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Open Access Research article

Exon deletions and intragenic insertions are not rare in ataxia with oculomotor apraxia 2

Veronica Bernard1, Martina Minnerop23, Katrin Bürk4, Friedmar Kreuz5, Gabriele Gillessen-Kaesbach1 and Christine Zühlke1*

Author Affiliations

1 Institut für Humangenetik, Universität zu Lübeck, Lübeck, Germany

2 Klinik für Neurologie, Universität Bonn, Bonn, Germany

3 Institut für Neurowissenschaften und Medizin (INM-1), Forschungszentrum Jülich, Jülich, Germany

4 Neurologische Klinik, Universität Marburg, Marburg, Germany

5 Praxis für Humangenetik, Dresden, Germany

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BMC Medical Genetics 2009, 10:87  doi:10.1186/1471-2350-10-87

The electronic version of this article is the complete one and can be found online at:

Received:17 April 2009
Accepted:11 September 2009
Published:11 September 2009

© 2009 Bernard et al; licensee BioMed Central Ltd.

This is an Open Access article distributed under the terms of the Creative Commons Attribution License (, which permits unrestricted use, distribution, and reproduction in any medium, provided the original work is properly cited.



The autosomal recessively inherited ataxia with oculomotor apraxia 2 (AOA2) is a neurodegenerative disorder characterized by juvenile or adolescent age of onset, gait ataxia, cerebellar atrophy, axonal sensorimotor neuropathy, oculomotor apraxia, and elevated serum AFP levels. AOA2 is caused by mutations within the senataxin gene (SETX). The majority of known mutations are nonsense, missense, and splice site mutations, as well as small deletions and insertions.


To detect mutations in patients showing a clinical phenotype consistent with AOA2, the coding region including splice sites of the SETX gene was sequenced and dosage analyses for all exons were performed on genomic DNA. The sequence of cDNA fragments of alternative transcripts isolated after RT-PCR was determined.


Sequence analyses of the SETX gene in four patients revealed a heterozygous nonsense mutation or a 4 bp deletion in three cases. In another patient, PCR amplification of exon 11 to 15 dropped out. Dosage analyses and breakpoint localisation yielded a 1.3 kb LINE1 insertion in exon 12 (patient P1) and a 6.1 kb deletion between intron 11 and intron 14 (patient P2) in addition to the heterozygous nonsense mutation R1606X. Patient P3 was compound heterozygous for a 4 bp deletion in exon 10 and a 20.7 kb deletion between intron 10 and 15. This deletion was present in a homozygous state in patient P4.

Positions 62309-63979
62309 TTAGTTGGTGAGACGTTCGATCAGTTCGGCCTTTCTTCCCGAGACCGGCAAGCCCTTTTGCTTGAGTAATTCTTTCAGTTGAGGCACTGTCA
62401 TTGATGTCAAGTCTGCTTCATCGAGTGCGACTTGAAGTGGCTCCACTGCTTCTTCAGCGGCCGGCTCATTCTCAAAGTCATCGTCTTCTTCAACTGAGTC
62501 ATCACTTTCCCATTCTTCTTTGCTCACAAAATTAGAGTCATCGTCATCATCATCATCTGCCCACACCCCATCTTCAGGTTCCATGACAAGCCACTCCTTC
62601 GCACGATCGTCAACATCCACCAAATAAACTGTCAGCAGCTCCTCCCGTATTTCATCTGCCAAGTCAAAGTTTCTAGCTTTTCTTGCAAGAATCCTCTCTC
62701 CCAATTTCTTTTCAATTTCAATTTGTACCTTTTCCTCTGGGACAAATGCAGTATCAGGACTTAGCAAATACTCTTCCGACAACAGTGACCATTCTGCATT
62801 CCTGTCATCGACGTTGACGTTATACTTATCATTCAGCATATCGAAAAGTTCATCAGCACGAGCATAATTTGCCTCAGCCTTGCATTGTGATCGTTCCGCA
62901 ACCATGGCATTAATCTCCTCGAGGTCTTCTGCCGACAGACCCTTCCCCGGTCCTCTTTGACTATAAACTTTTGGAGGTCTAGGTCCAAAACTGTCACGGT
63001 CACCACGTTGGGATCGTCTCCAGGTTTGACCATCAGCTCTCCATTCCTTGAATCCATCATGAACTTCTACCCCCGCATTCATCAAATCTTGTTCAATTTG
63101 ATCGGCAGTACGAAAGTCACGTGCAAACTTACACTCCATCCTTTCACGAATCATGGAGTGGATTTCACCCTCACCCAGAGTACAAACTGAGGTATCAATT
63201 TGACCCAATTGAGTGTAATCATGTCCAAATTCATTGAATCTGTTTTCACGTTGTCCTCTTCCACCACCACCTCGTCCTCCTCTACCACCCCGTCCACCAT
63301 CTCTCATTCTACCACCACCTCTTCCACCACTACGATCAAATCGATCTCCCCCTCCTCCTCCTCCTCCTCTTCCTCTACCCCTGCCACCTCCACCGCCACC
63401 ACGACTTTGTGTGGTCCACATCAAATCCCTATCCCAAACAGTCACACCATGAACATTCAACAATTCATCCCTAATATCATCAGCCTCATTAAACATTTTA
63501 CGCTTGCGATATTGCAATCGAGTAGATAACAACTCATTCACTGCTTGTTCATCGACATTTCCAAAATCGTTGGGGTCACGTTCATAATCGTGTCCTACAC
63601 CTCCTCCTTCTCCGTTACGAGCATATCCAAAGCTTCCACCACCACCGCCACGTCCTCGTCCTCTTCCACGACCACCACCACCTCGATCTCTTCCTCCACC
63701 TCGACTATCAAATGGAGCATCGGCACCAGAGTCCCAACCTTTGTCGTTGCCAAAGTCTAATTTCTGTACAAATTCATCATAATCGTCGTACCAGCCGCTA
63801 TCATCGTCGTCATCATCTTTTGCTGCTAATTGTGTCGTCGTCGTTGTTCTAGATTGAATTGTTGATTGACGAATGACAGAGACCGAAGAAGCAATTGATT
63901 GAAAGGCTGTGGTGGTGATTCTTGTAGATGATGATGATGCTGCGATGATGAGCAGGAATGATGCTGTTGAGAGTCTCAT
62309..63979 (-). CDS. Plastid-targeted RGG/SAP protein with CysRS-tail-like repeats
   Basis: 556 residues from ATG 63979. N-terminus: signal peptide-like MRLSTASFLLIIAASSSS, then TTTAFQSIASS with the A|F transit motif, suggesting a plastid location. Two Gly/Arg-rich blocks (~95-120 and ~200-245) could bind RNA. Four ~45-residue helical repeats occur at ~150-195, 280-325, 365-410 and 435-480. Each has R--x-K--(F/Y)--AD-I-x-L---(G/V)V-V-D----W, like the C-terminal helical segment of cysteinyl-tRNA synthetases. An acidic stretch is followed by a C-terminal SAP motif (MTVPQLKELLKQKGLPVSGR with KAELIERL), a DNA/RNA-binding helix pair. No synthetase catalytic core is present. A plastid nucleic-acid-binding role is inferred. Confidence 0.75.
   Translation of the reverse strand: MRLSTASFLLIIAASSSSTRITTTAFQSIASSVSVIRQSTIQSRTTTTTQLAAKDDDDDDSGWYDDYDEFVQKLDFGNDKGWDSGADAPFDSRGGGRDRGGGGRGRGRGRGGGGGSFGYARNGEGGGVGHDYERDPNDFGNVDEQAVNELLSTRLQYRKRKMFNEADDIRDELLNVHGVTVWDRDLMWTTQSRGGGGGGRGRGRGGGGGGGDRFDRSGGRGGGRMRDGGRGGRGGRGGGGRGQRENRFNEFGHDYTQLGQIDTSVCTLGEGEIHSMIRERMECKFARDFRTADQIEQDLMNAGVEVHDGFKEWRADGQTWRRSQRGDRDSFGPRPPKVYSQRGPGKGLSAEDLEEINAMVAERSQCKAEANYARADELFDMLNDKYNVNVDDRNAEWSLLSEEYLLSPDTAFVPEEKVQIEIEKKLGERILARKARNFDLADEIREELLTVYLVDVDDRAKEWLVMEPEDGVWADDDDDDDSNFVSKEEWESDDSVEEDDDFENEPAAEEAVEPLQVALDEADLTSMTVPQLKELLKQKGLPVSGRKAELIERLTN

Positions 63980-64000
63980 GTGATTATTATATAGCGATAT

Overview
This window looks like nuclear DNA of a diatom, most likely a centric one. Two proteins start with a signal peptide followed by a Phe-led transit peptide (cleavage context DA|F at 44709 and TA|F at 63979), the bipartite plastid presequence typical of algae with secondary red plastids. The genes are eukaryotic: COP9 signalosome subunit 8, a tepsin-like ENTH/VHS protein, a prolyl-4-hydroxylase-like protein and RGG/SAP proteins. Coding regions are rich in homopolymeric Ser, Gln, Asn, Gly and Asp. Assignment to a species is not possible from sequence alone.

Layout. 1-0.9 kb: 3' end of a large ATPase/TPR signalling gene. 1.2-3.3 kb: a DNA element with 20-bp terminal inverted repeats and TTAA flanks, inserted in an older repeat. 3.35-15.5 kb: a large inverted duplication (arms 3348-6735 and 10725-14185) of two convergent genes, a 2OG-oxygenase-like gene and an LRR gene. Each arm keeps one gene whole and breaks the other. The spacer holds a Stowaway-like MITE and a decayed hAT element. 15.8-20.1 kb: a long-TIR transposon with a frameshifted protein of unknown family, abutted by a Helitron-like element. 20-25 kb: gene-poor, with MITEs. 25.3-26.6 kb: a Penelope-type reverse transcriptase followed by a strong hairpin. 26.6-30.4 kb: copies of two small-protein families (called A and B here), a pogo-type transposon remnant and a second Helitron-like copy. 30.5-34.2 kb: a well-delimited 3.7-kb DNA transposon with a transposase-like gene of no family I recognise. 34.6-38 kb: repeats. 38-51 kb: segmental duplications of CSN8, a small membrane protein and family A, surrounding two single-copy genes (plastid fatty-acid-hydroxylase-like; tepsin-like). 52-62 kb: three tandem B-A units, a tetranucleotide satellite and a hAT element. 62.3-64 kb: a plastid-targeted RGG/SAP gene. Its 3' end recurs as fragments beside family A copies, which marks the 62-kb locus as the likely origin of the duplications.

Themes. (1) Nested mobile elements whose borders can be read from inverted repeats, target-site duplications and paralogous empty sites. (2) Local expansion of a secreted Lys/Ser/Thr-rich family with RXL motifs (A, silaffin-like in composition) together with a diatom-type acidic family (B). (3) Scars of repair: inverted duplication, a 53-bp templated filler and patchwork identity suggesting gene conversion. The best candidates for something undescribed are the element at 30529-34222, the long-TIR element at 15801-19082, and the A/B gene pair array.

Our findings indicate that gross mutations seem to be a frequent cause of AOA2 and reveal the importance of additional copy number analysis for routine diagnostics.


The autosomal recessive cerebellar ataxias (ARCA) represent a phenotypically and genetically heterogeneous group of neurodegenerative disorders mainly beginning before 20 years of age.

More than 20 different forms of ARCA have been described. Friedreich ataxia (FRDA) is the most frequent form in Europe followed by ataxia with oculomotor apraxia 2 (AOA2, OMIM #606002) [1]. AOA2 is genetically defined by mutations in the senataxin gene (SETX) (OMIM *608465) located on chromosome 9q34. Patients typically present with early onset ataxia (range: 3-30 years), peripheral axonal sensorimotor neuropathy with areflexia (> 90% of individuals), oculomotor apraxia (<50% of individuals), marked cerebellar atrophy on MRI, and slow progression [2]. Dystonic hand posture, choreic movements, and head or postural tremor are present in about 20% of individuals. Serum α-fetoprotein (AFP) concentration is elevated in >90% of affected individuals. In 50% of patients, serum cholesterol levels are increased. Serum creatine kinase (CK) may be abnormal in patients with severe amyotrophy.